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Posted 28 May 2015. PMN Crop News.

Soil Residual Herbicide Options After Soybean Emergence

Source: United Soybean Board Press Release.

Chesterfield, Missouri (May 18, 2015)--Early-season weed control is imperative to maximize soybean yield, but many soybean farmers were not able to apply pre-emergence, residual herbicides.


A few residual herbicides, such as Anthem, Dual II Magnum, FirstRate, Intrro, Outlook, Prefix, Pursuit, Warrant and Zidua, can be applied after soybean emergence. Some of these herbicides, including Anthem, FirstRate (only for broadleaf weeds), Pursuit and Prefix, have foliar activity to control small, emerged weeds.

In glyphosate-tolerant soybeans, glyphosate can be tank-mixed with residual herbicides with no foliar activity, such as Dual II Magnum, Warrant, or Zidua to control weeds already emerged at the time of application. It is also possible to tank-mix some other post-emergence soybean herbicides, such as Cadet, Classic, Cobra, Flexstar GT, Fusilade DX, Phoenix, Ultra Blazer and Select Max to control emerged weeds. This would add a different mode of action and might effectively delay or control glyphosate-resistant weeds.

Tank-mix partners may cause other effects regardless of the application timing. Follow application timing and other restrictions of tank-mix herbicide partners as noted in the herbicide label.

Treatment guide

Several important factors should be considered when addressing weed control with residual herbicides applied after soybean emergence, including:

Soybean growth stage

Tank-mix partner

Weed growth stage

Following is more specific information for residual herbicides that can be applied after soybean emergence.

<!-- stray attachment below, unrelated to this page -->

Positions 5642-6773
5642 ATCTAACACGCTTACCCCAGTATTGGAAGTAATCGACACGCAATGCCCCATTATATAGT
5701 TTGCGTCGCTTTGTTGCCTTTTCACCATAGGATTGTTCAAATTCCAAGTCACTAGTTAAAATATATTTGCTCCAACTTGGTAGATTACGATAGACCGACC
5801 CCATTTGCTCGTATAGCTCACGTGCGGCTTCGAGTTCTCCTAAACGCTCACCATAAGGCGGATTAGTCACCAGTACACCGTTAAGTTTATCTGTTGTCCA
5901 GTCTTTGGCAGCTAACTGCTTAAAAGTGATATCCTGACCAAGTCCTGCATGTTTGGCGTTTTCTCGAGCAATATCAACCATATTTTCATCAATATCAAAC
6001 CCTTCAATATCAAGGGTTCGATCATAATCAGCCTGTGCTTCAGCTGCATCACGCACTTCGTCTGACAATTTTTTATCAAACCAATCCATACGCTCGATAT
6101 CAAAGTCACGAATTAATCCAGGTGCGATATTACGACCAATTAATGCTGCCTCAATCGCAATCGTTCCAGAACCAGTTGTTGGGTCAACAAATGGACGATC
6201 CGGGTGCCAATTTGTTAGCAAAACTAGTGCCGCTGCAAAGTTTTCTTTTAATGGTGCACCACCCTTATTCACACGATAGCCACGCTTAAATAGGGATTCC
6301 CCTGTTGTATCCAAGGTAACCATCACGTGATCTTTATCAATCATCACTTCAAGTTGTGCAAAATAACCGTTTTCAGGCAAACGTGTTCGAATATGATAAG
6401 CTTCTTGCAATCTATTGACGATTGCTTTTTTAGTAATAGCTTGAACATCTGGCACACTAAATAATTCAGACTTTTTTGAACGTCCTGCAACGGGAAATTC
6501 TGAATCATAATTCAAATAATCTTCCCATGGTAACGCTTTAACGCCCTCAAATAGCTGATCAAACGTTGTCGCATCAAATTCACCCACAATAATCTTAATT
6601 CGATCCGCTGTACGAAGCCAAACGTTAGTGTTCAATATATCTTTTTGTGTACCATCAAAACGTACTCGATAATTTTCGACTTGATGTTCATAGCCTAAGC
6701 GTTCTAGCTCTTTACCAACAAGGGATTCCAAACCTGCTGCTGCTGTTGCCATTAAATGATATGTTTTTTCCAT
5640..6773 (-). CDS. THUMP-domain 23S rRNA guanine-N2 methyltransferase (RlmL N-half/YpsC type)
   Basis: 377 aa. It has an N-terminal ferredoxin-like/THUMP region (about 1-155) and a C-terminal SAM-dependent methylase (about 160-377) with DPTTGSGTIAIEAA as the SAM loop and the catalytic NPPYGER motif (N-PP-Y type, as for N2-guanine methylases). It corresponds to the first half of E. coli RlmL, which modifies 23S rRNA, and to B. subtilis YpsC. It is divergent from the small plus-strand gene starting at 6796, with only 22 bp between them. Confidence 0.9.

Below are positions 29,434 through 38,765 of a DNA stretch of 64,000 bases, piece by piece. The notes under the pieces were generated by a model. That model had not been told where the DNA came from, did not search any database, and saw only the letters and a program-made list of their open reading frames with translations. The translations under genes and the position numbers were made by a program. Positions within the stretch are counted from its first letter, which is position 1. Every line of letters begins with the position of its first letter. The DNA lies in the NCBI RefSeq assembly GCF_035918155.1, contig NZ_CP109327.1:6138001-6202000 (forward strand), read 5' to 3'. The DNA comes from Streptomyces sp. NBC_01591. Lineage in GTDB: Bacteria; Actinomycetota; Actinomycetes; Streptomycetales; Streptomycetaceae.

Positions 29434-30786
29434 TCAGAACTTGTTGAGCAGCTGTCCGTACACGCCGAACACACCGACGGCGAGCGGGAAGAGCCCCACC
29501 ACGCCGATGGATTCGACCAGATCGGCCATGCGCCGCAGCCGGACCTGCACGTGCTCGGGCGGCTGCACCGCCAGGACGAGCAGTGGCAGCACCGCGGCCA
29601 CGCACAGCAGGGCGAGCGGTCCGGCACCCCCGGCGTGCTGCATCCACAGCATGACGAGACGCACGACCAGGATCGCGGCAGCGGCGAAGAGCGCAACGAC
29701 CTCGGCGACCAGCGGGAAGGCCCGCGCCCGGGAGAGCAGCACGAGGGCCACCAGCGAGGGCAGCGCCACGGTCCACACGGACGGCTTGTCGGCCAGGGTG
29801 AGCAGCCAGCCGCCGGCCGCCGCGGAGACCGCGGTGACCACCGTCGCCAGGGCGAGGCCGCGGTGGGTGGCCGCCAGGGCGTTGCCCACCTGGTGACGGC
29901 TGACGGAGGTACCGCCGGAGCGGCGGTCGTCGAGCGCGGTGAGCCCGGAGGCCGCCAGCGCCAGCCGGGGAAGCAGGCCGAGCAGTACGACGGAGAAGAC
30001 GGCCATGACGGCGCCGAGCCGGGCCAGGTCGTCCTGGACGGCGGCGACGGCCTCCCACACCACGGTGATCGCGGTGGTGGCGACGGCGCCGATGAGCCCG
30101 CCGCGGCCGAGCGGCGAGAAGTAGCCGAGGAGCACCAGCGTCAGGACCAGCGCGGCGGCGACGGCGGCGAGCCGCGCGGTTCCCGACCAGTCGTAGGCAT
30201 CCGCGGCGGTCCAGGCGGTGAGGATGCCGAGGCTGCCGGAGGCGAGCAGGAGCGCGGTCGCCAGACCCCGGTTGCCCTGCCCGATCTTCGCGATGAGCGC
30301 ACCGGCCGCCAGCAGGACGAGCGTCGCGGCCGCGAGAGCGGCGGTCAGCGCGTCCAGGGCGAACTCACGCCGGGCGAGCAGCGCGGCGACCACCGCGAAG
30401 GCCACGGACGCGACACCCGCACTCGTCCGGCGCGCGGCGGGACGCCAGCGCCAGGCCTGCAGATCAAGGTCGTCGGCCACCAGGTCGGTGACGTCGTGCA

Anthem is a pre-mix of Zidua (Pyroxasulfone) and Cadet (Fluthiacet-methyl). It can be applied post-emergence in soybeans up to the V3 stage. The application rate is in a range of 4 to 9 fl. oz. per acre, depending on soil type. It provides effective residual activity for control of common waterhemp, Palmer amaranth, common lambsquarters, velvetleaf and grasses.

Dual II Magnum can be applied at a rate of 1 to 1.33 pints per acre as a post-emergence treatment to soybeans from emergence up through the third trifoliate leaf stage. Dual II Magnum will not control emerged weeds, so it must be applied to a weed-free soil surface or in a tank mixture with products that provide post-emergence control of weeds present at the time of application. Do NOT apply Dual II Magnum if S-metolachlor products, such as Dual Magnum or Dual II Magnum, have already been applied.

FirstRate may be applied any time prior to the 50 percent flowering stage of soybeans; however, application prior to full emergence of the first soybean trifoliate leaf may cause temporary yellowing or chlorosis of soybeans. Tank-mix partners may cause other effects regardless of application timing.

Pursuit can be applied early after soybean emergence when weeds are actively growing and before they exceed a height of 3 inches. Apply Pursuit before soybean bloom at an application rate of 4 oz. per acre. Base application timing on weed size and not soybean growth stage. Use a crop-oil concentrate at 1 gallon per 100 gallons of spray solution.